Arrested Development

Dear Setbacks (if that is your real name),

For many years of studying ministerial leadership education, I have explored the leadership development possibilities that emerge from reflective practice, otherwise known in my field as “theological reflection.”

The gold standard for lifelong learning in ministry, reflective practice involves trying new things, looking at both process and results with honest and nonjudgmental curiosity, asking God to shed light on the contours of the experience, and reinvesting that learning in plotting a path forward.

An approach to theological reflection

I’ve often said that the difference between 25 years of experience in ministry, versus one year of experience 25 times, is theological reflection.

I’ve never been satisfied with the advice that we should learn from our mistakes. Mistakes are yucky. They’re embarrassing and upsetting. How can we learn from them when everything about them repels us? Looking closely at our mistakes is like trying to see underwater in a swimming pool. Everything’s blurry, and the chlorine hurts our eyes. Theological reflection practices, if we’re to continue to milk the metaphor, are like swim goggles. They give us protection that results in less suffering and more clarity. The alternative is closing our eyes altogether, which results in isolation and estrangement.

To even face our mistakes, let alone learn from them, we need a process that relies on something bigger than us. We need a framework that transcends our egos and our fears for our reputations. We need something higher than the views of Other People who would, if they could, define for us whether we’ve even made a mistake. For me, that means giving over my insecurities to a God who makes all things new.

Even though I talk about it all the time, I’m rediscovering theological reflection for myself and realizing that I need it to bounce back after your shenanigans, Setbacks. Is it my imagination, Setbacks, or have you changed? I used to have a clear sense of where my life and leadership needed to go: flourish, pursue mission, cause more flourishing. I’d encounter you, Setbacks, feel sad or mad or afraid, reflect with God’s help, and get back on-track.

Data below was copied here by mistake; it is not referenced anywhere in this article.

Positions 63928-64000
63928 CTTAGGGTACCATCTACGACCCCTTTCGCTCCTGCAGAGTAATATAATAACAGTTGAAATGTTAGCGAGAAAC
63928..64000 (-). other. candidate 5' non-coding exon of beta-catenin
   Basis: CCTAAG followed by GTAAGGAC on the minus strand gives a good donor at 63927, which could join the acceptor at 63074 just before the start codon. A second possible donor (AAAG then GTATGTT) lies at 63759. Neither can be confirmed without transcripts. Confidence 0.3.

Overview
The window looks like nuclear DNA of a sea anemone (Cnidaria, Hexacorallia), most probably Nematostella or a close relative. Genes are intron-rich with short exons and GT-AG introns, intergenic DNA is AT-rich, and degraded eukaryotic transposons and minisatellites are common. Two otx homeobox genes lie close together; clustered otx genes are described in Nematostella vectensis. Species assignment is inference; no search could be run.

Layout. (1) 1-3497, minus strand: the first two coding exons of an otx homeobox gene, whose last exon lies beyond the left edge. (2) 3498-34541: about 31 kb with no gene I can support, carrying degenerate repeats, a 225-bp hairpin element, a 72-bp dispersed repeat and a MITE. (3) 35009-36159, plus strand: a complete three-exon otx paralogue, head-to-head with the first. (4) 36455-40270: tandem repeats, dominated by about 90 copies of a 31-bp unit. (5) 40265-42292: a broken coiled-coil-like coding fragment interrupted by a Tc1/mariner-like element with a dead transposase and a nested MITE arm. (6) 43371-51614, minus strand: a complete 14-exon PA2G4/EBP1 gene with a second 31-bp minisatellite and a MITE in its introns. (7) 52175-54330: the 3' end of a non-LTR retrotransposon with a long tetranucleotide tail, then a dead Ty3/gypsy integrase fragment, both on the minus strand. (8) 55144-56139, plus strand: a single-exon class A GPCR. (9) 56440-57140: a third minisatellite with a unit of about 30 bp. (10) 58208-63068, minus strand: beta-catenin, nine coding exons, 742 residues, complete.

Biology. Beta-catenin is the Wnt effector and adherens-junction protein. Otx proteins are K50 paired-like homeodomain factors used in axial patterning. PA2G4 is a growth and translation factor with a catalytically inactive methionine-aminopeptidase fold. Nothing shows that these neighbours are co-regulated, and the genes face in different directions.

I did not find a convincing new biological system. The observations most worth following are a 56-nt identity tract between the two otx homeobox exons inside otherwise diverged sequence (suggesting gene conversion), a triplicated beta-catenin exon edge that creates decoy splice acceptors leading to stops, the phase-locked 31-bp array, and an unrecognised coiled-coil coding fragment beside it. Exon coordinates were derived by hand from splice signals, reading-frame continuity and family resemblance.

Today, amidst an in-between time, our communities lack a shared compass. No longer do my setbacks come in the form of two steps forward and one step back. Rather, I take two steps forward and then am knocked off the path completely when someone it’s my calling to serve questions whether the path I’m on is even any good. I want to move forward but sense quicksand ahead.

I’m discovering in this beginning (or middle?) of the end of an era that I’ve fallen into a quasi-atheistic understanding of my choices that’s overly reliant on a humanistic definition of “progress.” My falling is understandable, given the context in which I’m trying to lead, which is in the world, even if not of the world. Setbacks, you’re morphing in such a way that I’m realizing how risky reliance on “progress” can be. I think I’ve done something to great success, and then a question arises as to whether it was the right thing to have done in the first place, and I’m not so much set back as set on-edge.

If we’re to continue to grow as leaders in a time when consensus about direction is hard to come by, reflective practice’s loops have to get smaller, and we need to direct them inward without falling into militant self-reliance. To quote 90s rap artists Arrested Development, “Space-age man’s final frontier: man’s final frontier is the soul.”

A few days ago, I made up a new exercise to help me reflect on my leadership. I was pondering an event that didn’t go how I’d expected or hoped. Such ponderings often take me to a dark place. In a recent workshop in my ministry setting, Andover Newton Seminary at Yale Divinity School, Iyanla Vanzant described inward reflection as an activity that requires adult supervision.

With this learning in mind, I decided to babysit my own thoughts through this discipline: I wrote down five things I think I did wrong, and then I stayed put long enough to write down five things I’d done right. That small step of closing the loop with a practice of self-affirmation made it possible for me to dust myself off and imagine trying again.

Pointing our reflective practice inward doesn’t mean disregarding the effect we have on others, or their opinions about what we ought to have been doing in the first place. The impact we have on others matters, and their views broaden our perspectives. But impact on and views of others aren’t the whole story; they’re among many considerations we include in our theological reflection.

Setbacks, you are still a part of life and leadership, but I think I need to redefine you. I used to think that a setback is what happens when we are moving toward a goal and lose ground. I now think that setbacks are moments when we lose track of whom we serve, can no longer hear the voice of our own reflections because the opinions of others are louder, and find ourselves too overwhelmed to try again.

Self-reliance is great, but we need our higher power’s help when it comes time to reflect on our actions and plot steps forward. We need adult supervision, which for me means growing as a leader by and while leaning hard on faith: faith that God loves me unconditionally, that there is nothing I could do to separate myself from God’s love, and that, in the cosmic battle between life and death, life wins.



Sarah B. Drummond

Sarah B. Drummond


Sarah Birmingham Drummond is Founding Dean of Andover Newton Seminary at Yale Divinity School and teaches and writes on the topic of ministerial leadership.